Whether you’re a solo entrepreneur embarking on a new venture or a team that’s been at it for weeks, planning the eventual launch of a new business, planning is the conduit that turns an idea into a reality.
Everything from a macro-level market analysis to financial statements prepared by professional business accounting services, the more detail, the closer your business gets to no longer being only on-paper.
And, sadly, the cliché that a lack of a plan is a plan for failure is perhaps never truer than when it comes to a business plan. Having a course laid out can help you navigate known obstacles and unknown challenges and be the difference between survival and shipwreck.
So business plans are critical, and these four sections are essential to any business plan.
1. Business Description
This is a great place to start the story of your business:
- Why you started it, the need it fulfils, the products or services that fill that need.
- Detailed information on your product or service, its lifecycle, IP and trademark protections, R&D done and/or needed.
- How you will provide those products or services from a top-level viewpoint to a daily operational standpoint. Everything from supplies to suppliers to supply chain, manufacturing, equipment, personnel, distribution, etc., and the expenses associated with each.
- The legal structure of the business. What are the financial, tax, legal and regulatory advantages and liabilities based on your structure and how will the business be managed regularly and during emergencies?
2. Market Research and Strategies
This is where you crunch some numbers and use reliable data to describe:
- The size of the market.
- The audience and market share you’re targeting, your branding, marketing and social media plans to reach those targets.
- Competition, SWOT analysis, your unique value proposition, justification that your differentiators are desired by your target market.
- Pricing strategy and realistic sales forecasts based on the industry.
3. Management Team and Key Personnel
Include bios of the executives, directors, owners including their skillset, previous related experience and successes, financial investments and specific roles and expectations within the business. Also include an organizational flowchart with each department and key roles and a list of advisors, consultants, board members, lawyers and accountants.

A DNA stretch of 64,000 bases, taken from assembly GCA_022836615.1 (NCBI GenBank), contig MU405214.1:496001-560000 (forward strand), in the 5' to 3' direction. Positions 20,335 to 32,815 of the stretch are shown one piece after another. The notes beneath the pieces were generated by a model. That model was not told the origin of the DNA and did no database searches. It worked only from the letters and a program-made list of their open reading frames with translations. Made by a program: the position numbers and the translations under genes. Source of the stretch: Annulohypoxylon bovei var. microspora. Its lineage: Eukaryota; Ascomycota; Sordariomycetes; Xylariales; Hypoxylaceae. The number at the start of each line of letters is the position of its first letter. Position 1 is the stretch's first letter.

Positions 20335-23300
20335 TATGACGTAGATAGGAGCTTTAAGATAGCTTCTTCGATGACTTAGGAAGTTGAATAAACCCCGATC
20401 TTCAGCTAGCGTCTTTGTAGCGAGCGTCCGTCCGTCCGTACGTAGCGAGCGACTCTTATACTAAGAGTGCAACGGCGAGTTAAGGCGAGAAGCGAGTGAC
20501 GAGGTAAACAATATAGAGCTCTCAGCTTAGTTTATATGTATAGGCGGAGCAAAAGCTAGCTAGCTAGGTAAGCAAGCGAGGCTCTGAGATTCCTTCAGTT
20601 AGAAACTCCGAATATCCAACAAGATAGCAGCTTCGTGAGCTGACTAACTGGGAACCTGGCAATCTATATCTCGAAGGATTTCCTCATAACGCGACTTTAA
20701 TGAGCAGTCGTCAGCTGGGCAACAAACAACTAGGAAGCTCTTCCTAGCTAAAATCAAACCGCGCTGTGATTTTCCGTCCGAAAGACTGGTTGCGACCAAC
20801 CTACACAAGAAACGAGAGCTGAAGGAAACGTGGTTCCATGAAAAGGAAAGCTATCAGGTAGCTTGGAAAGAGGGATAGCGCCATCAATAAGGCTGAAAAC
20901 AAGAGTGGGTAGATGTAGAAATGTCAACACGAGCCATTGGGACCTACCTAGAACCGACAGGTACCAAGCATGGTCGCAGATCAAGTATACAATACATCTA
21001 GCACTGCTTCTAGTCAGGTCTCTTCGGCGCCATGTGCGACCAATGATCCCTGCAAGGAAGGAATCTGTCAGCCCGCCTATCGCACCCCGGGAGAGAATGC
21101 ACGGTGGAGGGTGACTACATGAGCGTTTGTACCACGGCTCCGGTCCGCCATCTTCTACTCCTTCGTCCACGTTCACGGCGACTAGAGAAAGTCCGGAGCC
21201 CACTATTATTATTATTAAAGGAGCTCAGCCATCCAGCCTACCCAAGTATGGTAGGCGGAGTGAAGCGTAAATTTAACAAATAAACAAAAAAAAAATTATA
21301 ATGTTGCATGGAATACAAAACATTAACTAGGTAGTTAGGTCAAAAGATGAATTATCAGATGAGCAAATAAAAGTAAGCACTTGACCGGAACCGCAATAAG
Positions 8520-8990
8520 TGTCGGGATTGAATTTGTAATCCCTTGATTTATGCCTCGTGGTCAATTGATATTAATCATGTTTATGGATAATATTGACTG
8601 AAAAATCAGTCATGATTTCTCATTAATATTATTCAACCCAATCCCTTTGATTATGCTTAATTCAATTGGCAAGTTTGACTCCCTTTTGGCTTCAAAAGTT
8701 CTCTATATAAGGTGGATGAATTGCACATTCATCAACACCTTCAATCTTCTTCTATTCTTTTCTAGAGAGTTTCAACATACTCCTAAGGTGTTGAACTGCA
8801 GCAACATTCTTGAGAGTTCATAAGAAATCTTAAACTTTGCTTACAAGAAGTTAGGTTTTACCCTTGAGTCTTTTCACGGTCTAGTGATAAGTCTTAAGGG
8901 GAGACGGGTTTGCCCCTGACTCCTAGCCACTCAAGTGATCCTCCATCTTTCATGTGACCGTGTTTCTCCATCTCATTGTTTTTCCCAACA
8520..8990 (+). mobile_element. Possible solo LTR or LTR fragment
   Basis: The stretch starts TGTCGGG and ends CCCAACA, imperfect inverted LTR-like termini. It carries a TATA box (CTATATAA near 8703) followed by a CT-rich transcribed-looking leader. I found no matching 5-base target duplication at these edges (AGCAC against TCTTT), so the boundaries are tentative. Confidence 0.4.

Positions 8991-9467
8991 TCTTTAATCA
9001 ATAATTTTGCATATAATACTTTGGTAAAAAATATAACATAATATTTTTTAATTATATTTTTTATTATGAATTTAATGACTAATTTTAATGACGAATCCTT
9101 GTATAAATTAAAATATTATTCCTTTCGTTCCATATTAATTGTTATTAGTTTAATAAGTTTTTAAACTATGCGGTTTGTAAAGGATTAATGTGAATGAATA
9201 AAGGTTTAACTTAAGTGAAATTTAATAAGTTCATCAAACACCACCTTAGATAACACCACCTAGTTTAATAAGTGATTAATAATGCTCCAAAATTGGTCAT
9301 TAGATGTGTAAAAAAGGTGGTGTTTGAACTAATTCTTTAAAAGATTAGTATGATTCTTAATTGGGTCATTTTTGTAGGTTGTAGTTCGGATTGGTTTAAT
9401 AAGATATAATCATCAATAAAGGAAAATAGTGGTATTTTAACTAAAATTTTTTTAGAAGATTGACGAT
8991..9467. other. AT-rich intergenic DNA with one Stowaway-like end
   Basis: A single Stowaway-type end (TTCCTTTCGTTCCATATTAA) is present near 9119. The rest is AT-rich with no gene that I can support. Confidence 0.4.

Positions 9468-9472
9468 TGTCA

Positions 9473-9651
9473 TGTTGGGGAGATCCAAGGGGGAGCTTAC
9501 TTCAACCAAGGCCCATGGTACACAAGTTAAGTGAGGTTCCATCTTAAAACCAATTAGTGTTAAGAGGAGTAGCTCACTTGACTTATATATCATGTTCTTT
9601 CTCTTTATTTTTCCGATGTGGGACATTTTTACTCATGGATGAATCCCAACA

This is where the numbers back up all your claims, goals and projections. That’s why it’s critical to input accurate numbers and account for all of your expenses mentioned earlier but also including:
- Permits and licences
- An emergency or contingency fund
A few financial statements to include in this section:
- A cash flow statement. Positive cash flow is crucial to most startups and show how much money you need and plan to have on hand to cover expenses.
- An income statement that takes a snapshot of the business’s income and expenses over a specific period of time. You may want to include income statements for both busy and off-peak periods if your business is seasonal.
- A balance sheet that details your company’s assets, liabilities, and equity. Among other things, balance sheets show how you plan to manage debt.
When startups use historical or industry-standard numbers for expenses to predict future financial results, the statements are known as pro forma and are fine to use if your business is still too early stage to have hard data. But having the financials prove out your predictions helps prove the viability of your business.